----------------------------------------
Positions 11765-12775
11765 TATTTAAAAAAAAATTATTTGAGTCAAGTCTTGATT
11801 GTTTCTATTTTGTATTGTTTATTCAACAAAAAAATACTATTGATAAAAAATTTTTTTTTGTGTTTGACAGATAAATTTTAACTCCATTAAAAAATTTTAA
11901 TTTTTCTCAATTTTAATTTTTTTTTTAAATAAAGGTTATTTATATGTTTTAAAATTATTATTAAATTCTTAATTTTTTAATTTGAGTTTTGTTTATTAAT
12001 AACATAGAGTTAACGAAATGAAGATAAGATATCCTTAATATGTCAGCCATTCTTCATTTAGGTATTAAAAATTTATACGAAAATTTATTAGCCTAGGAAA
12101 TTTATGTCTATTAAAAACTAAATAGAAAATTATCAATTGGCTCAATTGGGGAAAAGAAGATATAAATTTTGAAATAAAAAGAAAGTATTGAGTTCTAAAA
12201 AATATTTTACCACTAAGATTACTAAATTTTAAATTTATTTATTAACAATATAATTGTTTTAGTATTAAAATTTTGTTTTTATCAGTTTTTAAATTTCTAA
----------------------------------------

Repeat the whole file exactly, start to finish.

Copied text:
Positions 11765-12775
11765 TATTTAAAAAAAAATTATTTGAGTCAAGTCTTGATT
11801 GTTTCTATTTTGTATTGTTTATTCAACAAAAAAATACTATTGATAAAAAATTTTTTTTTGTGTTTGACAGATAAATTTTAACTCCATTAAAAAATTTTAA
11901 TTTTTCTCAATTTTAATTTTTTTTTTAAATAAAGGTTATTTATATGTTTTAAAATTATTATTAAATTCTTAATTTTTTAATTTGAGTTTTGTTTATTAAT
12001 AACATAGAGTTAACGAAATGAAGATAAGATATCCTTAATATGTCAGCCATTCTTCATTTAGGTATTAAAAATTTATACGAAAATTTATTAGCCTAGGAAA
12101 TTTATGTCTATTAAAAACTAAATAGAAAATTATCAATTGGCTCAATTGGGGAAAAGAAGATATAAATTTTGAAATAAAAAGAAAGTATTGAGTTCTAAAA
12201 AATATTTTACCACTAAGATTACTAAATTTTAAATTTATTTATTAACAATATAATTGTTTTAGTATTAAAATTTTGTTTTTATCAGTTTTTAAATTTCTAA